mnesia, large datasets and key range lookups

Jouni Rynö <>
Thu Jul 15 16:22:18 CEST 2004

On Thu, 2004-07-15 at 10:15 +0200, Ulf Wiger wrote:

> One thing you could play around with is to use fragmented tables, with
> one fragment per day, and a customized frag_hash algorithm, selecting
> fragment based on the date. This will allow you to keep a single-table
> view, while being able to narrow your searches based on time.

Fragmented tables really made the trick. My DB from 2 weeks of
measurements (operator playing with the reference instruments on work
days) is now about 900 MB, the biggest fragmented table size about 190
MB. Searching trough this for several random parameters takes about 45
seconds, really worth the effort (4 minutes for a human in front of the
web page to be loaded was a way too long time).

My time stamps are Modified Julian Dates, i.e. floating point days since
2000-01-01. The key to fragmentation code is now simply:

key_to_frag_number(State, Key) when record(State, hash_state) ->
    %% the Key is MJD2000-date
    %% io:fwrite("From ~p to ~w~n", [Key, trunc(Key)]),
    IntKey = trunc(Key).

Today is something like 1645 (did not check), so I do have a lot of
empty tables, but as they are only about 6 Kilobytes each, I don't care.
I did have to increase the process limit for the number of the open
files from the default 1024 (linux 2.6).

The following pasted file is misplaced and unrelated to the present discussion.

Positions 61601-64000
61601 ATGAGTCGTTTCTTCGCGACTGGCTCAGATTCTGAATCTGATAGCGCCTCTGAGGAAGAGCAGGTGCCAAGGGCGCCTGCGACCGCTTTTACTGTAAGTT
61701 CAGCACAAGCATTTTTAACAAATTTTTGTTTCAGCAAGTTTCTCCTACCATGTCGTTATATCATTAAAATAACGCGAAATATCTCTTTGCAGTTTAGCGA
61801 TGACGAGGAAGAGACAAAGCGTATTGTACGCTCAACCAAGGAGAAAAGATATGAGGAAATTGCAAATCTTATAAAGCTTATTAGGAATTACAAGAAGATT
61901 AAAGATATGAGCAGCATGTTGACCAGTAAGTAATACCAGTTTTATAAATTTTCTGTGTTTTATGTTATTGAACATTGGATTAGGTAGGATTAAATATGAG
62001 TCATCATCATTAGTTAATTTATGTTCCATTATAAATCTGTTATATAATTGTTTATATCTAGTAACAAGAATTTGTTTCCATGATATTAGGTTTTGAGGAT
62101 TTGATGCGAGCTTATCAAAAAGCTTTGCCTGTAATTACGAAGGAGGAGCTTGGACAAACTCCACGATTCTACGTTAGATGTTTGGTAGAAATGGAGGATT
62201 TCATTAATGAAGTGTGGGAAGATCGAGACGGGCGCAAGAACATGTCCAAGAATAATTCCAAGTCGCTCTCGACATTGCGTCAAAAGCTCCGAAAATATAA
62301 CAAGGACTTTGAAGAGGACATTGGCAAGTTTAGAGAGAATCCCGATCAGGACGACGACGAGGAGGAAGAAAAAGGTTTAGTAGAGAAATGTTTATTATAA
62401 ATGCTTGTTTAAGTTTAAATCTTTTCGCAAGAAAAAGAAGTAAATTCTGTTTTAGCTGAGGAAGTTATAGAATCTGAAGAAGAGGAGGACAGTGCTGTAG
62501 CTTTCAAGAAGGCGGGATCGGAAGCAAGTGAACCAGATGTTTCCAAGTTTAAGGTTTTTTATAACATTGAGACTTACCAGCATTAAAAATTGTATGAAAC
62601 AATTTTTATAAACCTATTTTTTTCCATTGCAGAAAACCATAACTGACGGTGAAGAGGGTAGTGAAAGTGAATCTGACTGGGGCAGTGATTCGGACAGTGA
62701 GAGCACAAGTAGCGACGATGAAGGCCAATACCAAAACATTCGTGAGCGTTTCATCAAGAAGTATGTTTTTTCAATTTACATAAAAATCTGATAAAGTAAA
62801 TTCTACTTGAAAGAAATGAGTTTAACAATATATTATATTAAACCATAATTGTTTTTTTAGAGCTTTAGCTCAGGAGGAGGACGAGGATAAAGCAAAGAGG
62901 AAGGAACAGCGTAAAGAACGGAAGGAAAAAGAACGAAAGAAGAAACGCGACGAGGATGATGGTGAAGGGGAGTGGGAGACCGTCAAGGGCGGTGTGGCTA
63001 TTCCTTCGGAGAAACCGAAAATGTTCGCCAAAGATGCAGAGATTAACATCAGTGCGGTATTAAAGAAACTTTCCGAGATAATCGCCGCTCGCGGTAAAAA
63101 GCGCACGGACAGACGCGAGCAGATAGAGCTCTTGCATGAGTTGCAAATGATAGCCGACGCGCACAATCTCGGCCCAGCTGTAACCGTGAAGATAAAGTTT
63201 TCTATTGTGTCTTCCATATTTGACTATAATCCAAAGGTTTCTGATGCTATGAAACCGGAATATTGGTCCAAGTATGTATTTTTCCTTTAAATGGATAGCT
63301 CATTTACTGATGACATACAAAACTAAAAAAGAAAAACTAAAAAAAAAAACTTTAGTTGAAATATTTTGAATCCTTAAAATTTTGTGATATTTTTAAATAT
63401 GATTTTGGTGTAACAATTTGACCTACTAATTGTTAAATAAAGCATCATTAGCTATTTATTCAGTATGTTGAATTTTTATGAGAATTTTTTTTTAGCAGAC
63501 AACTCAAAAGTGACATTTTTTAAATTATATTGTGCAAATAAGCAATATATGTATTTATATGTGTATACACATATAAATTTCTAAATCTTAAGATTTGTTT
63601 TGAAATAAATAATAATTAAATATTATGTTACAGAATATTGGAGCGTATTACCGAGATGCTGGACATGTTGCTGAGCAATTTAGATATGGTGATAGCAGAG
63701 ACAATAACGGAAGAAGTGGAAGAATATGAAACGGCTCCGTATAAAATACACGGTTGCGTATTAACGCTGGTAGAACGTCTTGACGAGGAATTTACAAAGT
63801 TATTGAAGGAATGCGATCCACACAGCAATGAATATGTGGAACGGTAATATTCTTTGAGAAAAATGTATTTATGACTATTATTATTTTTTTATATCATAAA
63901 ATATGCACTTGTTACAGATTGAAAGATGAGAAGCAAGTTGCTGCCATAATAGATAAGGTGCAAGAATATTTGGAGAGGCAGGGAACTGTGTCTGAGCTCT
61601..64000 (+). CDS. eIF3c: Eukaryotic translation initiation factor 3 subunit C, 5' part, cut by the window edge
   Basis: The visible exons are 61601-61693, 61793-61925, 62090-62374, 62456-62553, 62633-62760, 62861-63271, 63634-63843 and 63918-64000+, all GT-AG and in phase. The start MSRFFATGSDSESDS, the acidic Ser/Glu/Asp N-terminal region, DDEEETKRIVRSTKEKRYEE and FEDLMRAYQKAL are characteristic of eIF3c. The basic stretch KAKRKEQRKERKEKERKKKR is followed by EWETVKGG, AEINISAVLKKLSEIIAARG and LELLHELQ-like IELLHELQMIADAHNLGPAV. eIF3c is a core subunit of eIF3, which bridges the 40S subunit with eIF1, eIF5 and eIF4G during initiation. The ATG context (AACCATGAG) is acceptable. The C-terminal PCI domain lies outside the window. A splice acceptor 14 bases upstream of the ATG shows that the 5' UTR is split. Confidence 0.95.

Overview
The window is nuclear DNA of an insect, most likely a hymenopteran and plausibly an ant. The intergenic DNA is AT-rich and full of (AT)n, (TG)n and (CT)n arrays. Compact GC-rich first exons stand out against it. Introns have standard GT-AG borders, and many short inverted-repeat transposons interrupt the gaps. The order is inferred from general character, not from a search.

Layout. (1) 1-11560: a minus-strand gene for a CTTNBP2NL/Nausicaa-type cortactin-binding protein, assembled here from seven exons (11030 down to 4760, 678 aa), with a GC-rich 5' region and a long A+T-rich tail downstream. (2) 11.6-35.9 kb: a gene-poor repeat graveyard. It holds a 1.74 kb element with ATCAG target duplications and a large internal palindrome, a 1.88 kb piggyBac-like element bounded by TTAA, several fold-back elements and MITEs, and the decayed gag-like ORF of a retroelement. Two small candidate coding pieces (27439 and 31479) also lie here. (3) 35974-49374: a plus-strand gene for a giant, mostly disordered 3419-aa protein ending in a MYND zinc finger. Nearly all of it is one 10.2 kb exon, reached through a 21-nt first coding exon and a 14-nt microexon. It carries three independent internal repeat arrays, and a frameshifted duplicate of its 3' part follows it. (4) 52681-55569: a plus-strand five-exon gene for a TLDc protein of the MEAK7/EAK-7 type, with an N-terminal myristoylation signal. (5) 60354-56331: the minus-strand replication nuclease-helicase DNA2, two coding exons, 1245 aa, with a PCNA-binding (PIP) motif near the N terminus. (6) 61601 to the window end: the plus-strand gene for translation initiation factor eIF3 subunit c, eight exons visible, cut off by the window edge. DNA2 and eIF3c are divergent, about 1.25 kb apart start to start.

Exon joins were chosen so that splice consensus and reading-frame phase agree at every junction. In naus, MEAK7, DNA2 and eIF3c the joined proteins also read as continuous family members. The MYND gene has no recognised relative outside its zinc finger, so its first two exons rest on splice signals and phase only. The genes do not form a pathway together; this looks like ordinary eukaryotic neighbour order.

About the mnesia_frag: is there some compatibility reason, why I am
supposed to use mnesia:activity(_, _,_, mnesia_frag) to access the DB?
If the table does have fragmented tables, one most likely wants to use
the fragmentation calls to access the data.

And while I'm whining about my lack of understanding, the bench-program
in the mnesia examples directory is supposed to use fragmented tables,
but it does not use those activity calls. I have not tested it (I will,
when I have time), but if I call the normal routines, all the records go
to the first base fragmentation.

thanks to you all for the suggestions

My original problem:

My data contains irregularly (in time) taken measurements. At a time
there can be anything from 1 to 30 something measurements.

So the first logical start is to define
-record(time_parameter, {time, parameter, value}).

then to define mnesia table like this            
mnesia:create_table(time_parameter,[{type, bag},
                    {disc_only_copies, [node()]},
                    {attributes, record_info(fields, time_parameter)}]

Now each time key can contain several parameters. But as there can be
thousands of measurements per day, the DB-files will
become really large. A weeks data took about 800 MBytes ...

No problem with the disc space, but with the searching of the data (for
correlating data with the housekeeping parameters). Searching for random
parameter for a certain time interval

dirty_para_request(Parameter, StartTime, EndTime) ->
    Sel = [{#time_parameter{parameter=Parameter,
                            time='$1', value='_'},
    mnesia:dirty_select(time_parameter, Sel).

will now take about 4 minutes, as Mnesia has to scan trough the full DB.
Extrapolating this even for a years operation means, that one has to do
something else.

So far the only thing I can think about, is to split the db-tables to
daily tables. Then first select the relevant tables by name (based on
the time) and make the search from those tables only.


  Jouni Rynö                            mailto://
  Finnish Meteorological Institute
  Space Research              
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  "It's just zeros and ones, it cannot be hard"

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